The question is what does the following sentence from John Dewey's Democracy and Eduction mean:
Education is the laboratory in which philosophic distinctions become concrete and are tested.
In that same paragraph Dewey warns that students of philosophy may see philosophy as relevant to philosophers alone:
The student of philosophy "in itself" is always in danger of taking it as so much nimble or severe intellectual exercise—as something said by philosophers and concerning them alone.
Dewey, however, sees more value in philosophy than this "intellectual exercise":
If we are willing to conceive education as the process of forming fundamental dispositions, intellectual and emotional, toward nature and fellow men, philosophy may even be defined as the general theory of education.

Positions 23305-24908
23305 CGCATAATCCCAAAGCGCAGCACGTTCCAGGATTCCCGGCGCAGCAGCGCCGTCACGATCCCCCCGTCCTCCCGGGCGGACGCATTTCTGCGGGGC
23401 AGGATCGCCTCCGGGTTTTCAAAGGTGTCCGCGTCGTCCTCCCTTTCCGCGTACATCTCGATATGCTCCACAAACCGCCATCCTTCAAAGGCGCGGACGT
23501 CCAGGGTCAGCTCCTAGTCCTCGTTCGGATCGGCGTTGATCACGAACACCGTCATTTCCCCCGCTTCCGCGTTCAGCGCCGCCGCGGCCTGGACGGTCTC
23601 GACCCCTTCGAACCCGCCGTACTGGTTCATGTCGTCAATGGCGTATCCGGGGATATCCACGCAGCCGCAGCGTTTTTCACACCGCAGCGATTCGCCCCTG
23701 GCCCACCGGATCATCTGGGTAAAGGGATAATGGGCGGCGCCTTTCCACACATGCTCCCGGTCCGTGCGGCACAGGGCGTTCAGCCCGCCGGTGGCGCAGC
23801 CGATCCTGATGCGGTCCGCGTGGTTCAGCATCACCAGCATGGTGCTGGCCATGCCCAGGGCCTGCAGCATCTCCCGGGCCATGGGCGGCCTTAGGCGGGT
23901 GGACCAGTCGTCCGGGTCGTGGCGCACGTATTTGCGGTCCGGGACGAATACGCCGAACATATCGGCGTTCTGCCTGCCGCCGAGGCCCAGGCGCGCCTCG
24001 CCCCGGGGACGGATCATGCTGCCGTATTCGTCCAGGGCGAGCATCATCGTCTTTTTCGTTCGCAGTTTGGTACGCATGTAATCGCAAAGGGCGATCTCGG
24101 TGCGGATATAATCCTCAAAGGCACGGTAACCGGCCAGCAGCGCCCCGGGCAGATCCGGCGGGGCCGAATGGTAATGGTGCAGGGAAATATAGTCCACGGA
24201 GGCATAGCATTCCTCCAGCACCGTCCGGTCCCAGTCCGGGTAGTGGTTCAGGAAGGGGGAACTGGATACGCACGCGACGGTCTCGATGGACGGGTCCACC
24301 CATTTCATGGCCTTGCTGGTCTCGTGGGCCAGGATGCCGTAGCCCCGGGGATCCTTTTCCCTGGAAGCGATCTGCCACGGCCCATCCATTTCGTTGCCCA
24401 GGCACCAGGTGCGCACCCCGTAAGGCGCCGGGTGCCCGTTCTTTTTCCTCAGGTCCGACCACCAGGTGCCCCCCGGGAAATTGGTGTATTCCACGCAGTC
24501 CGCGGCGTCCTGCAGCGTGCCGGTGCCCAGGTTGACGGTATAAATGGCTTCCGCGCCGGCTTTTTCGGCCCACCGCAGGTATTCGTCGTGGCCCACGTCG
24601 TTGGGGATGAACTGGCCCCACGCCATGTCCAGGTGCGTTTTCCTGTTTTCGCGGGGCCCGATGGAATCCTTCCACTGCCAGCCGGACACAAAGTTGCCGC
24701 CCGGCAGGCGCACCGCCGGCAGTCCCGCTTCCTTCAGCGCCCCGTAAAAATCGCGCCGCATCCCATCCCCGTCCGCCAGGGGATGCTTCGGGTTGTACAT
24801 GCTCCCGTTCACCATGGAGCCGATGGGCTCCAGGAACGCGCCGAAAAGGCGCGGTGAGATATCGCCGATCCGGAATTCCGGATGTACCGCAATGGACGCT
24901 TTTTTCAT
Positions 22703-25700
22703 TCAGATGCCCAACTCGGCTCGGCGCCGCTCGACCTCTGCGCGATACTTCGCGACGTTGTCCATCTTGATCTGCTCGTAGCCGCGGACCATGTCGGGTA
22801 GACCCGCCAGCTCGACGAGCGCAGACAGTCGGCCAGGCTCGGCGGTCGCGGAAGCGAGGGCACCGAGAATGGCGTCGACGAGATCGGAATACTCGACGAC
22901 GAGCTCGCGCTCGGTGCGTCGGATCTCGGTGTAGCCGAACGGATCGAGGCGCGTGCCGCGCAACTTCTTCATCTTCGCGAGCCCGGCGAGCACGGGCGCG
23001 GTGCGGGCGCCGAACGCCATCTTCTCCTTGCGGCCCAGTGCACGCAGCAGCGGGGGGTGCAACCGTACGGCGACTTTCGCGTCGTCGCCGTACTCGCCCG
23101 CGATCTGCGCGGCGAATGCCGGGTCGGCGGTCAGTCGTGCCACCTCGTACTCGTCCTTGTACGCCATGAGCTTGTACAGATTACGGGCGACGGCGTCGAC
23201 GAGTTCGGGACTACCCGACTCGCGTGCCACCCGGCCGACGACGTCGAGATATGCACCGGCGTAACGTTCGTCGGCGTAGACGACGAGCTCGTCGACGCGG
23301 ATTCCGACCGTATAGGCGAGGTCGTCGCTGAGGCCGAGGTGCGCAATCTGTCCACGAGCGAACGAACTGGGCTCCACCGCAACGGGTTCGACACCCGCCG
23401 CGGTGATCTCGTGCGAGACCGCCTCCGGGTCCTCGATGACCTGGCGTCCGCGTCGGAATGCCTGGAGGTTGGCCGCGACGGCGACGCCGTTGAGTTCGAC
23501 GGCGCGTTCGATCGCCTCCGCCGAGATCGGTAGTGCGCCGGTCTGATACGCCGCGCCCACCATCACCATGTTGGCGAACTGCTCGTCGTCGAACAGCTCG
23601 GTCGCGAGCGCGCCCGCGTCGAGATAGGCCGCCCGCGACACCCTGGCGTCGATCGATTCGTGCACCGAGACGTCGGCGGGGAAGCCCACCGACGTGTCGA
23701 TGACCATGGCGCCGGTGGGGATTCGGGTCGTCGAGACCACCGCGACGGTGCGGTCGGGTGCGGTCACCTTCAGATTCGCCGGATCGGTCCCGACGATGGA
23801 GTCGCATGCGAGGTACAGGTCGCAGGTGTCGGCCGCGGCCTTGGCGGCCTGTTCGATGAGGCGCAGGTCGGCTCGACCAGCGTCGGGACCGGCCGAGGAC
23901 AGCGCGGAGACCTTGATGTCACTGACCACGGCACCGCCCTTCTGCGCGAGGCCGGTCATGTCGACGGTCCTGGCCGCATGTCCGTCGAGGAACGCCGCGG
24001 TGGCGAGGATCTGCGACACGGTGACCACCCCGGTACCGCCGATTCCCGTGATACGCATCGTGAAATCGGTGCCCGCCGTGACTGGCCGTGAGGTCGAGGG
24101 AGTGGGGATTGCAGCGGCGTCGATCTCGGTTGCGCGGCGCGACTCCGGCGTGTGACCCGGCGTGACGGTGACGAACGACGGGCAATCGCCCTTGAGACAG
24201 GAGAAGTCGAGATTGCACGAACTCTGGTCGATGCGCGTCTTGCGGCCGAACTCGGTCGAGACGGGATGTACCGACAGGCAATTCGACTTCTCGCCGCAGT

Given the above what Dewey may mean is that philosophy should not be merely "intellectual exercises", but it should be down-to-earth "concrete". This can be accomplished in the "laboratory" of "education" where "philosophical distinctions" can be "tested".
John Dewey, Democracy and Education, Project Gutenberg EBook produced by David Reed, and David Widger, 2008 https://www.gutenberg.org/files/852/852-h/852-h.htm